An Empirical Analysis of the Impact of Data Augmentation on Knowledge Distillation

06/06/2020 ∙ by Deepan Das, et al. ∙ 0

Generalization Performance of Deep Learning models trained using the Empirical Risk Minimization can be improved significantly by using Data Augmentation strategies such as simple transformations, or using Mixed Samples. In this work, we attempt to empirically analyse the impact of such augmentation strategies on the transfer of generalization between teacher and student models in a distillation setup. We observe that if a teacher is trained using any of the mixed sample augmentation strategies, the student model distilled from it is impaired in its generalization capabilities. We hypothesize that such strategies limit a model's capability to learn example-specific features, leading to a loss in quality of the supervision signal during distillation, without impacting it's standalone prediction performance. We present a novel KL-Divergence based metric to quantitatively measure the generalization capacity of the different networks.

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1 Introduction


Figure 1: Overview of the results of Mix Up, Cut Mix, Cut Out and simple transformations on CIFAR-10 Test Set when distilled into two different student models from a ResNet Teacher Model. Note that Mixed Sample Augmentation strategies help improve teacher performance, but corresponding student performance is impaired.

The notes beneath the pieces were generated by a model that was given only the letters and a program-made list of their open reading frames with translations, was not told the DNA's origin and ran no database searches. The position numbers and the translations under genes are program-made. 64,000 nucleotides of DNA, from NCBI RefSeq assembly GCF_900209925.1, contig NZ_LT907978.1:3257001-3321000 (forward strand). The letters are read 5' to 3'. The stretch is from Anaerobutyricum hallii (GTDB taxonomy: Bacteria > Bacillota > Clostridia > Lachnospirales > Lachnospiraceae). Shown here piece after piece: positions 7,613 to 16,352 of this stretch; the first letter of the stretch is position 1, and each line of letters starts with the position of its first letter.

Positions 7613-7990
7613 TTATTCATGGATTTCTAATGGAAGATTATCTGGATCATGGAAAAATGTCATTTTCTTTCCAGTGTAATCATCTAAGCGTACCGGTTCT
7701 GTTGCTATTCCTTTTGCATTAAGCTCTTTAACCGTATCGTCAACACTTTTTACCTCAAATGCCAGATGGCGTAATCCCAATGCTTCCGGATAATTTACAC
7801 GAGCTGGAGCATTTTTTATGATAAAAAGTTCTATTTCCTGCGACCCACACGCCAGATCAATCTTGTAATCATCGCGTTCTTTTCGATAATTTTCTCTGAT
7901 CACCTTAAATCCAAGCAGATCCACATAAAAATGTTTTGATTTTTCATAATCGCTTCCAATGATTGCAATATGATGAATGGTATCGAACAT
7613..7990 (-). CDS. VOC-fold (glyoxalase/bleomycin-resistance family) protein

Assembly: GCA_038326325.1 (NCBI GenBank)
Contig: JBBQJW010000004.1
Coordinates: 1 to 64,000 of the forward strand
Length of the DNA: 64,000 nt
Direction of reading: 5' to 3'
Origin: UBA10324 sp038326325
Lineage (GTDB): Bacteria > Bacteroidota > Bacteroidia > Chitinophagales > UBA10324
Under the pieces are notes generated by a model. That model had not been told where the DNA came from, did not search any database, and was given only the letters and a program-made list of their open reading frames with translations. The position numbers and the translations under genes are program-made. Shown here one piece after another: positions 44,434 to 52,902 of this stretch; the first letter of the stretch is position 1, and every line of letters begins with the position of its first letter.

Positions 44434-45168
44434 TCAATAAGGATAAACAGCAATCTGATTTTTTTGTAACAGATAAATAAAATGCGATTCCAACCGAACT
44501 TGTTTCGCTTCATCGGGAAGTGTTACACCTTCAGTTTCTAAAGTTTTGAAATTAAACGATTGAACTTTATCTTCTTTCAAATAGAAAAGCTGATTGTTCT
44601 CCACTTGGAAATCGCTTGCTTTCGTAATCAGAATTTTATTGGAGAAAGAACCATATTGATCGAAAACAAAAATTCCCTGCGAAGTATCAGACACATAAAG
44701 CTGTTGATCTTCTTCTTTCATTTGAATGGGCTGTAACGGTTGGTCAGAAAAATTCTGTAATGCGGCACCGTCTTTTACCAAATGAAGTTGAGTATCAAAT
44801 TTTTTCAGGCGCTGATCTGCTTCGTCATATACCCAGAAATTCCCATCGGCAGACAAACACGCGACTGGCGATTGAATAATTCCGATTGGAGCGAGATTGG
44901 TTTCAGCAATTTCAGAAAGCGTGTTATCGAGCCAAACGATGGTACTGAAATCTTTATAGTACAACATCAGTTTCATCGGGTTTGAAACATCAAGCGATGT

Deep Neural Networks (DNN) now have the ability to generate sophisticated models that capture the intricacies of information in large amounts of data. This ability has lent spectacular success to Deep Learning models in many domains. However, often as the ability for the machine learning models to encapsulate information needed to express this complexity increases, so does the size of the machine learning model. These complex models may be too demanding to run on more reasonable hardware, including personal computers or mobile devices. One solution to this problem is to use knowledge-based distillation, which trains a smaller, more efficient model that approximates the performance of the original, more cumbersome model. A knowledge distillation objective can enable us to train a smaller, lightweight model without using any external annotations on given data, but instead utilising the prediction labels generated by a pre-trained cumbersome teacher model. There are plenty of other techniques that achieve high performance in compressed models including model quantization

(Zhou et al., 2017), model pruning (Han et al., 2015), and more recently, lottery tickets (Jonathan Frankle, 2018).


Figure 2: Pictorial representation of the data samples generated using the several data augmentation strategies. Starting from the left, we note that the original image is that of a firetruck. Standard transformations such as flipping and cropping produces the augmented image. Cutout introduces regional dropout in the image, whereas in Mix Up and Cut Mix, images and their labels are combined proportionally. For instance, here we see that a car is combined along with the firetruck.